By the time the end of winter rolls around, you may be missing the benefits of having a garden. If you can’t wait another second to plant this year’s vegetables, there’s no reason you have to wait! Even in Ohio, where the weather doesn’t really warm up until late April, there are ways you can begin planting as early as late winter – so you can finally have some fresh and delicious salad greens and vegetables on your kitchen table!
Location, Location, Location.
If temperatures are well below 35 degrees Fahrenheit, it might be necessary to start your seeds indoors. Find yourself some grow lights and a nice spot in the house where the young seedlings won’t get too much draft, and transplant into the garden when temperatures rise.
But if it’s a warm winter, you might be able to start planting outdoors sooner rather than later. The location of the garden is essential for cold-weather planting. Be sure to plant in a sheltered garden plot that doesn’t get too much wind or weather. Choose a sunny spot, because these young plants are going to need all the sunshine they can get, and be sure to pick a spot with good drainage. You don’t want the seedlings to freeze if their roots get little to no drainage.
In general, you don’t want to plant outside until the ground can easily be worked. If the ground is still frozen solid, plant seeds indoors.
What to Plant Over 35 – 40 Degrees
The following plants can be sowed when outdoor temperatures are as low as 35 – 40 degrees. Keep in mind that slightly higher temperatures may yield better results.
Salad greens, like lettuce and spinach, are some of the heartiest plants in the garden that can withstand cold temperatures. In order to get a consistent harvest, plant a few salad greens seeds every week. This way, you’ll be able to harvest groups of salad greens at different times, ensuring a consistently fresh harvest that lasts through the season. Harvest when leaves are about four inches tall.
Parsnips like cooler temperatures, and can even survive the winter, to be harvested in the spring. Parsnips are a perfect crop to plant in late winter, because ideally, they should experience two to three frosts before harvesting. Seedlings emerge in a couple weeks, and are ready for harvest in 16 weeks.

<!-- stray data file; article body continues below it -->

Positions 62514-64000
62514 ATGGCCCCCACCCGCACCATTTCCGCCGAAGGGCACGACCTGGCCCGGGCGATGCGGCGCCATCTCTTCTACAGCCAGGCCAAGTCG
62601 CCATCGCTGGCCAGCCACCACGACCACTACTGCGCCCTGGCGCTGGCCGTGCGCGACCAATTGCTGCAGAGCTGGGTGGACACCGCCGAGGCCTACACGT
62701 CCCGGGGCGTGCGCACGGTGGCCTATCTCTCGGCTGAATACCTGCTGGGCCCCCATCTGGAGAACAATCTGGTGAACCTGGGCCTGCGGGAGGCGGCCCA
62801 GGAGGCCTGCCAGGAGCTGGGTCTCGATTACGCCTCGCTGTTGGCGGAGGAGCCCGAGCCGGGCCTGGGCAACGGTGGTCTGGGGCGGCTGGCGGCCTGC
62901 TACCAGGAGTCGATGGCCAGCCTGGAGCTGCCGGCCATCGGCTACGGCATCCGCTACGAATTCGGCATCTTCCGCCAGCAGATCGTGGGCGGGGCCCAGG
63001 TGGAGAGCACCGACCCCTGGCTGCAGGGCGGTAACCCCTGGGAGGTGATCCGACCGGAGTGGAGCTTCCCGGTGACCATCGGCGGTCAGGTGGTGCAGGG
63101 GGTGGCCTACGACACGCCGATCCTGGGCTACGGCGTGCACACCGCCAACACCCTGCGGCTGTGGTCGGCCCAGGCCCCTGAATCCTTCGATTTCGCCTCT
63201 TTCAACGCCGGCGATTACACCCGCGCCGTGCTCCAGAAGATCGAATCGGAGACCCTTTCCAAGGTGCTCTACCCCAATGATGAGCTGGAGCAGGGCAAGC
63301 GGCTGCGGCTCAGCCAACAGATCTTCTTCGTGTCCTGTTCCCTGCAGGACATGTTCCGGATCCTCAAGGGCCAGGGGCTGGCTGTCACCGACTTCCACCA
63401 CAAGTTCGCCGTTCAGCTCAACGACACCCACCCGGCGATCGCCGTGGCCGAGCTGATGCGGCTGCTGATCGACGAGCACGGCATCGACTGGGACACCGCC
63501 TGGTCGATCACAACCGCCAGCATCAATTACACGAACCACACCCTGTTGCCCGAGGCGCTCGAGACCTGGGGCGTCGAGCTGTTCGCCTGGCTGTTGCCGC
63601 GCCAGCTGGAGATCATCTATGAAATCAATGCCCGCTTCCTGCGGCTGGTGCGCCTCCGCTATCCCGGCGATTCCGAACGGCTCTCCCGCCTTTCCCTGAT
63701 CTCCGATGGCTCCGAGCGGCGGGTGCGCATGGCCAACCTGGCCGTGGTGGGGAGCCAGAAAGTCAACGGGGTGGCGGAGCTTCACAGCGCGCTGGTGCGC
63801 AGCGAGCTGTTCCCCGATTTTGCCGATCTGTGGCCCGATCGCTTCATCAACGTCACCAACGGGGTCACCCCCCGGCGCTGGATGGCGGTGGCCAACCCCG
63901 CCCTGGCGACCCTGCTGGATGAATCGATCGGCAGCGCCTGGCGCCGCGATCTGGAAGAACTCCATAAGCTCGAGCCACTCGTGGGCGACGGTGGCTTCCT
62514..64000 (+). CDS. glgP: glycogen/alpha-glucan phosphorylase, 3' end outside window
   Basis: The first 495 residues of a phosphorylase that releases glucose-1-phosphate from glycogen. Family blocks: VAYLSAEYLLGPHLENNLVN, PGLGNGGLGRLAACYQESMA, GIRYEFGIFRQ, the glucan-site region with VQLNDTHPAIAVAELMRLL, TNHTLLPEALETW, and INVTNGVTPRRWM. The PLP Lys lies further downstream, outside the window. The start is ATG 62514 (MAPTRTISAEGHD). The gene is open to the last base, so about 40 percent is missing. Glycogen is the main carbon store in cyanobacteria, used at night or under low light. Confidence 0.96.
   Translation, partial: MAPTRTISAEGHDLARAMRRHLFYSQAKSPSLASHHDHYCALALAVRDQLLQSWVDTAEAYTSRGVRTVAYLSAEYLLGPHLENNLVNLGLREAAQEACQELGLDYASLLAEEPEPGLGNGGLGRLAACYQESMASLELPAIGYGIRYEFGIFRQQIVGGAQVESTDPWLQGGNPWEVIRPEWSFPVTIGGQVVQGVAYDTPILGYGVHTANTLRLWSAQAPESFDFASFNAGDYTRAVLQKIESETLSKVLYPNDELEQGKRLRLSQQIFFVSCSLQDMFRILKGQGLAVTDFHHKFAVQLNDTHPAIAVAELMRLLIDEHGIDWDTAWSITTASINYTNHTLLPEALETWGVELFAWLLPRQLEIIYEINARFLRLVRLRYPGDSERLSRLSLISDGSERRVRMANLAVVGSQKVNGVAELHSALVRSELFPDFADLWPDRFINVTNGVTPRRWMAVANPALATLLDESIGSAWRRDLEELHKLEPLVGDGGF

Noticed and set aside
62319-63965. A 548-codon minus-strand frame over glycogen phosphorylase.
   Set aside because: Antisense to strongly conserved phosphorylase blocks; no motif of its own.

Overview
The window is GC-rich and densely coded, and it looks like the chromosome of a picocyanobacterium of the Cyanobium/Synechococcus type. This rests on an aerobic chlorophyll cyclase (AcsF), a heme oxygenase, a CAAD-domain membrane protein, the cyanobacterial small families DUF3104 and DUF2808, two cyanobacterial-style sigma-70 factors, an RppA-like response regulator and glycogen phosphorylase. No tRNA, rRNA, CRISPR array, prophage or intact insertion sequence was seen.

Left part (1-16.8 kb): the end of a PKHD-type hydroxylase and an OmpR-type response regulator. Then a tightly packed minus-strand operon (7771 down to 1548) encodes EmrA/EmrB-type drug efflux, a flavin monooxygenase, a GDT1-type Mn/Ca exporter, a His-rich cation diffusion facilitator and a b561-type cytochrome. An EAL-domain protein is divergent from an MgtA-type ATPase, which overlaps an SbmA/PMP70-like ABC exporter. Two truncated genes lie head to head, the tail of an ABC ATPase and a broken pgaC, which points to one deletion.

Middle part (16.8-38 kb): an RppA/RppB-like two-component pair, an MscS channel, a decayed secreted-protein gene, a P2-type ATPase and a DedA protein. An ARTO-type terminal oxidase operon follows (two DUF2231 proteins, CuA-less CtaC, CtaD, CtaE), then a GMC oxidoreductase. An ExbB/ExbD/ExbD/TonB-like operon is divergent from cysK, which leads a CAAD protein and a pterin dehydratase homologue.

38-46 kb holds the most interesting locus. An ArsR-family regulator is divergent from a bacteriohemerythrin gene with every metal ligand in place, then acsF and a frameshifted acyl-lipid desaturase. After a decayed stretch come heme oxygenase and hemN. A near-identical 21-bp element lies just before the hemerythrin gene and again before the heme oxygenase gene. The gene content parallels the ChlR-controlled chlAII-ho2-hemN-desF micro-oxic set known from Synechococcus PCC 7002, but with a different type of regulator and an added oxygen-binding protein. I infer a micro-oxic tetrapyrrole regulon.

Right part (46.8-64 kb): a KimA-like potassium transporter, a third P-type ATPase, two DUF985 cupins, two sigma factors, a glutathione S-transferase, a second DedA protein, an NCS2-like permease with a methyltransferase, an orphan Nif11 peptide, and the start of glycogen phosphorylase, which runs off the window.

Peas are one of the earliest starters in the garden, and according to The Old Farmer’s Almanac, peas can even handle being snowed on! Plant right as soon as the ground can be worked, or about 4 to 6 weeks before the expected date of last frost.
According to The Old Farmer’s Almanac, “a blanket of snow won’t hurt emerging pea plants, but several days with temperatures in the teens could. Be prepared to plant again in the first peas don’t make it.” Alternatively, try starting your peas in a cold frame, to protect against extreme temperatures.
Snow acts as a natural insulator for carrots, which don’t mind hanging out in cold soil until warmer weather arrives. Plant carrots as early as 12 weeks before the first frost date. Or you can even plant carrots in the autumn and harvest them in mid-winter so they stay fresh all winter long!
Turnips are cool weather plants that like to be sewn in autumn or late winter. You can sow turnips in the ground as soon as the ground is workable, but healthy turnips might need a cold case over them to raise the soil temperature to 40 degrees. Be sure to plant in full sun, and keep the soil fertilized throughout their growing period.
Early radish varieties grow easy and fast, and they love the cool temperatures of late winter and early spring. Plant as early as the soil can be worked in a cold frame. Harvest radishes as soon as they become large enough to eat, as keeping them in the soil too long can cause them to become woody and hot.
How to Protect Early Crops from Cold
One of the most effective ways to protect early crops from cold is to grow them in a cold case. Cold cases (or cloches) don’t have to be expensive. According to John Seymour’s book “The Self Sufficient Life and How to Live It”, a cold frame is simply four walls and a glass pane. The best thing about cold frames? They encourage higher temperatures around the plants, creating a greenhouse effect.
In the absence of cold cases or cloches, be sure to apply generous mulch and straw to plants when you’re expecting a freeze.
When all else fails, don’t panic if there’s a frost. According to Gilmour, “Frost has the benefit of sweetening winter vegetables and enhancing their flavor.” Now that’s a sweet reason to plant when it’s still cold out!
One Last Thing to Remember:
As for the other fruits and vegetables you’re going to plant this year, be sure to not plant TOO early. Check all frost dates for your garden zone, and be sure to plant each crop when the time is right. Take care to not plant peppers or tomatoes too early, as they will become overgrown as the weather warms.